About a swarm

Yet another well known effect to continue the serie, this time in Python and C++! You read the story about PyTris, the Tetris clone, or don´t you? Well, there are a few leaves flying around in the background of the playfield. This article is about implementing this flocking behavior.

I used several sources to implement this little effect, one neat source is this. Well, everything is explained there, but for the sake of completeness, a little summary:

Basically this is a kind of AI with the aim, to describe a closed overall system with a characteristic behavior. Simultaneously the behavior should be dynamic and be able to react on influences from outside. In 1986 Craig Reynolds had the idea to take a closer look at the nature, especially the flocking behavior of birds and fishes. He detected, that every individual of a swarm follows some basic rules which leads to complex behavior of the whole swarm. This has the consequence, that not the whole swarm has to be controlled, but only every single, let´s say bird, of the swarm. So every single bird follows 3 rules:

Rule 1: Head towards center of the swarm
Algorithm: average all of the positions of all of the birds not including the current bird; subtract this value from the position of the current bird to get the perceived center of the swarm; finally, a step-size is figured (a velocity towards the center). Scattering the swarm can easily done by ignoring this rule.

Rule 2: Back off from crowding your neighbour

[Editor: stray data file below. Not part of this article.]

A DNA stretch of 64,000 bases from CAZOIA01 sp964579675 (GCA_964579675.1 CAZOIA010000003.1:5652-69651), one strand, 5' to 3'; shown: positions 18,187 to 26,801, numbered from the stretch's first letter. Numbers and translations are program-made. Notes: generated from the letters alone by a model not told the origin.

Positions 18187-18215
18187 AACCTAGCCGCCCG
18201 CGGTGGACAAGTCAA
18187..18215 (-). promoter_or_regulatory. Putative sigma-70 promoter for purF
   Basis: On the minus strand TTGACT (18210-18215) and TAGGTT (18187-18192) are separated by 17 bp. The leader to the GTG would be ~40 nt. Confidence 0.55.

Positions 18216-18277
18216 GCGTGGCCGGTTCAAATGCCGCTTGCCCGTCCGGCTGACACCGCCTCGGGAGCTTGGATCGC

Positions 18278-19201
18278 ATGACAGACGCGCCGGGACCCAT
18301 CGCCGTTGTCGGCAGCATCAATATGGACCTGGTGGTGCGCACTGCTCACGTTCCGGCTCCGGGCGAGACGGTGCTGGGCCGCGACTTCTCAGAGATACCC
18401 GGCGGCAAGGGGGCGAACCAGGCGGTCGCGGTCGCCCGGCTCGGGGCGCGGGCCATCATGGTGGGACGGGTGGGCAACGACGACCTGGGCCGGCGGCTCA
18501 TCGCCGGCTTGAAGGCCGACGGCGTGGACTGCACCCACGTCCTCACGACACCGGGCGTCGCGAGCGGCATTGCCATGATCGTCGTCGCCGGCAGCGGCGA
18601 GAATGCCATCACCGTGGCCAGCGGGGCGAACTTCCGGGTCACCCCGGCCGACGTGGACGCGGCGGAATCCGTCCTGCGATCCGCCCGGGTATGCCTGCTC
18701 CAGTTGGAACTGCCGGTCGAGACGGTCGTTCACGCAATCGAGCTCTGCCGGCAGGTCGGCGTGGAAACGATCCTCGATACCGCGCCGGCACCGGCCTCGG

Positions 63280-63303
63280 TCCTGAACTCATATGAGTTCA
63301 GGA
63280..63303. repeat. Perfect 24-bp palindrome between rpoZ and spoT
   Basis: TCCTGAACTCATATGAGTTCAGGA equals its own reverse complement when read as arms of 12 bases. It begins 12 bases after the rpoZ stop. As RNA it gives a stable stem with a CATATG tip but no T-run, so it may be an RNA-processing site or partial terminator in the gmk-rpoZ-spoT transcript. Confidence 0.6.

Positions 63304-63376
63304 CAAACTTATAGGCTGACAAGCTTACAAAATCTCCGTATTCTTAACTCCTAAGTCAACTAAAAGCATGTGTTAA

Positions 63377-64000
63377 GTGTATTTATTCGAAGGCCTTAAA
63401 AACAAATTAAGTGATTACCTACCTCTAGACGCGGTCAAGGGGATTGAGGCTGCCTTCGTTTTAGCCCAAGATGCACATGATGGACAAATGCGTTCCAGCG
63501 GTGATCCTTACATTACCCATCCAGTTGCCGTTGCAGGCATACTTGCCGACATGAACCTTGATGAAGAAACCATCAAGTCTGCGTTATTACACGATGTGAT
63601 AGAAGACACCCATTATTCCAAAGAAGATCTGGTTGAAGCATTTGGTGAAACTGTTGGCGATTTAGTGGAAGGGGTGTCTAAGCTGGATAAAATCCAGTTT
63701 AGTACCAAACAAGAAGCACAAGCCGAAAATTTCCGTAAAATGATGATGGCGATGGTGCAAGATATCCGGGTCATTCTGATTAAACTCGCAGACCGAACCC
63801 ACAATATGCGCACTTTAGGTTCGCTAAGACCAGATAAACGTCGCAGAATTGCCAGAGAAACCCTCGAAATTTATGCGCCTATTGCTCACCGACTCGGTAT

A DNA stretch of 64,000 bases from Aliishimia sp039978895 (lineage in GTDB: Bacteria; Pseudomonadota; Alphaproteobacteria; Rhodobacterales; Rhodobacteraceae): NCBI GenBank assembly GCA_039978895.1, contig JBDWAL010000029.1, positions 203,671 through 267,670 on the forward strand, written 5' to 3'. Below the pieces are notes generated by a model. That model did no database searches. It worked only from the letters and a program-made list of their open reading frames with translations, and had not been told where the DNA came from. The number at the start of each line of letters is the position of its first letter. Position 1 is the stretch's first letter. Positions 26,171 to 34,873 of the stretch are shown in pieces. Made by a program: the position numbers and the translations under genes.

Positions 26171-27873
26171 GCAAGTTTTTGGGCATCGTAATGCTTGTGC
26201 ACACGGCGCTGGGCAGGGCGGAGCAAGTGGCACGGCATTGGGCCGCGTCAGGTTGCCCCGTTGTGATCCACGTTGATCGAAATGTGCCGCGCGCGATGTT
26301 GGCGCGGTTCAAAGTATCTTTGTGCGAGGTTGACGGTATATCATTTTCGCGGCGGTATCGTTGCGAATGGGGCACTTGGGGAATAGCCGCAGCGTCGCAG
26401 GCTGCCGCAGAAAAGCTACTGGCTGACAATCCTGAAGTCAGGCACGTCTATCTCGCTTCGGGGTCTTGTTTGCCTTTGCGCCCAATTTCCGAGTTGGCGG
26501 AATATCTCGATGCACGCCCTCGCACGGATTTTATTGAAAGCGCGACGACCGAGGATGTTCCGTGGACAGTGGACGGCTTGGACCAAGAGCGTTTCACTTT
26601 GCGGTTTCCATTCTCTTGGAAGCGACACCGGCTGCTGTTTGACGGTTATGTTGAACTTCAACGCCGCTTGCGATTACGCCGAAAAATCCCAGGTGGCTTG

Algorithm: determine if we are too close to anyone in particular; if we are, attempt to head in the exact opposite direction.

Rule 3. Try to fly the same speed as the others
Algorithm: the current bird attempt to match the velocity of the average of the rest of the swarm, limited to a maximum velocity.

Basically, all of the influencing vectors are added together and used as an offset to the original velocity vector, finally the velocity is limited and the position of the bird is adjusted.

I used this as a background effect in PyTris, you can download the Python source at that article. I also implemented a few enhancements in this C++ solution, here just a few comments about it:

Generating Gaussian distributed random numbers

There´s a nice and easy way to generate Gaussian distributed random numbers. Just add three random numbers between -1 and 1 to approximate normal distribution. Then just multiply with the desired standard deviation and add the desired mean to get Gaussian distribution. Easy, isn´t it ? Read the whole story here. In code, it looks like this:

double rnd_snd()
  return (((double)rand()/RAND_MAX) * 2.0 - 1.0) +
         (((double)rand()/RAND_MAX) * 2.0 - 1.0) +
         (((double)rand()/RAND_MAX) * 2.0 - 1.0);
double rnd_gauss(float mean, float stdev)
  return rnd_snd()*stdev + mean;

Influences from outside

I implemented a additional "rule" for the birds, some kind of "obstacle avoiding" to let the swarm react on influences from outside. Therefore, I used a progress circle posted by James Poag at the PopCap Developer Forum and wanted it as a obstacle for the swarm. My first hurdle was: how to test a collision with an object drawn with TriVertex-functions? There is no texture where the alpha value can be used to detect a collision. But James (thanks again) pointed me to the possibility of using a bounding polygon for the circle and do a collision check with this polygon.
So far so good, but how should the bird response in case of a collision ? I tried a few approaches like detecting the quadrant of the circle, where the collision happend, distinguishing if the collision was inside or outside of the circle and set the new velocity and position of the bird accordingly... But nothing works to my satisfaction. Now I have a solution that works to some degree. One mistake among others was: first update the position, then check for collision ;)

Thoughts of enhancement

  • A template-based vector class would be nice, instead of this poor vector class combined with C-functions I implemented for this effect...


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